For patients presenting with concerning findings in whom ultrasound is unlikely to be diagnostic, CT should be considered. The use of CT scans can improve diagnosis and treatment of acute abdominal pain and decrease return visits by up to 30%. On the other hand, computed tomography carries significant radiation exposure and cost, can lead to false positives, and does not completely rule out all serious life-threatening illnesses causing abdominal pain.
Antibiotics: The abdomen is a frequent site of infection in the development of sepsis. Patients with abdominal pain who are found to be septic should receive early administration of antibiotics as part of their initial resuscitation. Antibiotics should also be given promptly to patients with peritonitis or a perforated viscus.
Antiemetics: Abdominal pain is frequently associated with nausea and vomiting. Two commonly used drugs for nausea and vomiting in the emergency department are ondansetron and metoclopramide and they have been demonstrated to be roughly equivalent in efficacy. Ondansetron is given 4-8 milligrams orally or intravenously every 4 hours; metoclopramide is given 10 milligrams intravenously, sometimes with the addition of diphenhydramine to prevent extrapyramidal side effects.
Analgesia: Patients presenting in significant abdominal discomfort and a history and physical suggesting a concerning diagnosis should be provided with immediate pain relief. Narcotic medication should not be withheld out of concern that the abdominal exam may become unreliable and the diagnosis therefore obscured. Fentanyl provides a nice option if a shorter acting agent is desired or if the blood pressure is tenuous.
Specialty Consultation: Immediate surgical consultation should be obtained in patients whose presentation of abdominal pain involves hemodynamic instability and/or a rigid abdomen. It is important to consider which specialty to consult based on the likely diagnosis. For instance, a ruptured AAA will be managed by vascular surgery, a perforated viscus by general surgery, testicular torsion by urology, and a ruptured ectopic pregnancy by OB/GYN. Nonsurgical consultation such as gastroenterology for a GI bleed or the medical ICU for diabetic ketoacidosis may also be necessary.
Outpatient Follow-up: Approximately 25% of patients presenting to the emergency department with abdominal pain ultimately receive the diagnosis of “nonspecific abdominal pain,” and follow-up is an essential part of their disposition plan. Of these patients, 30-hour follow-up can yield a difference in diagnosis or treatment in up to 20%. In addition to expedited outpatient follow-up, many patients presenting with nonspecific abdominal pain may benefit from outpatient specialty follow-up for further, non-emergent testing.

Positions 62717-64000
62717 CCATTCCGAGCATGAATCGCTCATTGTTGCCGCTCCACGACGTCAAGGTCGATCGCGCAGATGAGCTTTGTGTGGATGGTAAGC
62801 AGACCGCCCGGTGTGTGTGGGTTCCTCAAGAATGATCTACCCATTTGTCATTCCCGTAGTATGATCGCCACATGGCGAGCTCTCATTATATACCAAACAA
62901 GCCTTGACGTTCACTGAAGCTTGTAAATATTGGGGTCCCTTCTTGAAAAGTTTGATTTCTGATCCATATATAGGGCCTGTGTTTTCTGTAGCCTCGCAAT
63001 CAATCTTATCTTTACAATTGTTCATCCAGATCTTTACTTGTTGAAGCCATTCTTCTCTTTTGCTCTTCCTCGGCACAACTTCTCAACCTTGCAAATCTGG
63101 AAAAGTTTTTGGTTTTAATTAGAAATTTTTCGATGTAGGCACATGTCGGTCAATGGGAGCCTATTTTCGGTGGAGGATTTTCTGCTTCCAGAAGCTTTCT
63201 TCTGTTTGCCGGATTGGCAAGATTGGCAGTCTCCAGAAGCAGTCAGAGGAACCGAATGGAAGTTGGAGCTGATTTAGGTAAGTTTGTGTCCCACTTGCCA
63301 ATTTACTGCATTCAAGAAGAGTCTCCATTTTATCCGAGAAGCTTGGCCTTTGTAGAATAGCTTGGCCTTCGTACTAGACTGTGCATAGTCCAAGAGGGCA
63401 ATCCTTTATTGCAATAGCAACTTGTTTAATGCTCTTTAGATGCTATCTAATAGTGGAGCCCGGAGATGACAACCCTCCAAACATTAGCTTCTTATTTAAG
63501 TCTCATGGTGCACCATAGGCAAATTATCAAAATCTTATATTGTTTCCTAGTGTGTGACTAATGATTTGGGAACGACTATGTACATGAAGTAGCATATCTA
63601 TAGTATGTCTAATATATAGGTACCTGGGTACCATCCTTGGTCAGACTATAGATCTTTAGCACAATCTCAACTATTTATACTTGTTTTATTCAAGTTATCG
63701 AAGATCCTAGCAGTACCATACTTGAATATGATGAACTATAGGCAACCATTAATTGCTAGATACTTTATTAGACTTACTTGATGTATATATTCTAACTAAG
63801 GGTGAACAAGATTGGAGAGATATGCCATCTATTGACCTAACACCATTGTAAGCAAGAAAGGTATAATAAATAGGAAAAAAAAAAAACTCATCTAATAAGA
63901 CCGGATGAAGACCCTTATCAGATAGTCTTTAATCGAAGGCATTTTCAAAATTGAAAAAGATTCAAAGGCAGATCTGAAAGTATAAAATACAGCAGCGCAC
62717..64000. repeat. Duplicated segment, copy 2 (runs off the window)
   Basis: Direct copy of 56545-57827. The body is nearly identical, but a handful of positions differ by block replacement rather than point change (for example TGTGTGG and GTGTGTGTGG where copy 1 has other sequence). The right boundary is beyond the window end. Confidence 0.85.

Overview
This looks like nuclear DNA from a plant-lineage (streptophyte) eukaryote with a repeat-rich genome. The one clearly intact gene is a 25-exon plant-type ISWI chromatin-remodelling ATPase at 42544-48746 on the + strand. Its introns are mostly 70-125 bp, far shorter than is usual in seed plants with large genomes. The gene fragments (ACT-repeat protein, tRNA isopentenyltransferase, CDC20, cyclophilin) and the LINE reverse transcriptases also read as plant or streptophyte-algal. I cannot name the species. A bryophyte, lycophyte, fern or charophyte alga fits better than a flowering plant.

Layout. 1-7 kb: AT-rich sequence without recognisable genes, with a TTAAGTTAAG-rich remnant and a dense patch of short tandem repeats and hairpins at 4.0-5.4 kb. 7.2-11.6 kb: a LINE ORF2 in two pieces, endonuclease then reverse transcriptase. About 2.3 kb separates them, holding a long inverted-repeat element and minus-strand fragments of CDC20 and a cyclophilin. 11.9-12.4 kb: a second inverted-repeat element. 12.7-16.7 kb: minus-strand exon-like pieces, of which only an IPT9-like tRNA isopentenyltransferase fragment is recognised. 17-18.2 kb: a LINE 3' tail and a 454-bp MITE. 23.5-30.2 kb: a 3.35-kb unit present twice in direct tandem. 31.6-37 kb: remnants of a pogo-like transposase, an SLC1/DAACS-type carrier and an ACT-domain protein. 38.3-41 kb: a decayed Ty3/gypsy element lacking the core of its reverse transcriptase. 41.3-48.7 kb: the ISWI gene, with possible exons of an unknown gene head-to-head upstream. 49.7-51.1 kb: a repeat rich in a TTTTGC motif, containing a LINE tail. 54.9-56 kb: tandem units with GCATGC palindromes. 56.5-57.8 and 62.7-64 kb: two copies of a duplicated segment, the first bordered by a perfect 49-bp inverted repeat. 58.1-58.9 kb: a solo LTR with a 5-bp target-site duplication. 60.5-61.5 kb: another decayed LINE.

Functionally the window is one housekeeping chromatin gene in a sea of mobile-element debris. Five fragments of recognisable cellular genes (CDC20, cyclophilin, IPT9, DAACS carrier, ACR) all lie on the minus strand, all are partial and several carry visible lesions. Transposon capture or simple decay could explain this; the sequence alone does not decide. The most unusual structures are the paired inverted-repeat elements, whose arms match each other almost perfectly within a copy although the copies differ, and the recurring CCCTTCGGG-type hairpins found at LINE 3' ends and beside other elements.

Pearls and Pitfalls
- Monitor vital signs for impending hemodynamic collapse
- Patients with a peritoneal examination warrant early surgical consult.
- Elderly patients may present with very atypical symptoms but have high morbidity and mortality associated with the complaint of abdominal pain. CT is diagnostic of an urgent intra-abdominal condition in 50% of these patients.
- Every female of childbearing age with abdominal pain must receive a pregnancy test.
- Diffuse or upper abdominal pain should warrant thorough cardiac and pulmonary evaluation; diaphragmatic irritation can present as abdominal discomfort.
- The most frequent causes of emergency department missed CT diagnoses are right upper quadrant pathology (only 15-20% of gallstones are radiopaque) and urinary tract infections.
- Patients with significant intra-abdominal conditions tend to have exams that evolve over time. Frequent re-examinations will help with both diagnosis and early treatment.
- Manage and treat pain when appropriate.
- When in doubt, arrange close follow-up.
Case Resolution: The patient is given morphine and ondansetron with good resolution in her symptoms. Her EKG is normal. A bedside ultrasound demonstrates gallstones with a normal-appearing gallbladder without wall thickening, pericholecystic fluid, or dilated common bile duct. Her liver function tests, white blood cell count, and lipase are normal. Her urine pregnancy test and urine analysis are similarly normal. After an hour of observation she tolerates food without significant pain and her abdominal examination is benign. She is discharged home with strict return precautions and an outpatient referral to general surgery to discuss elective cholecystectomy for symptomatic cholelithiasis.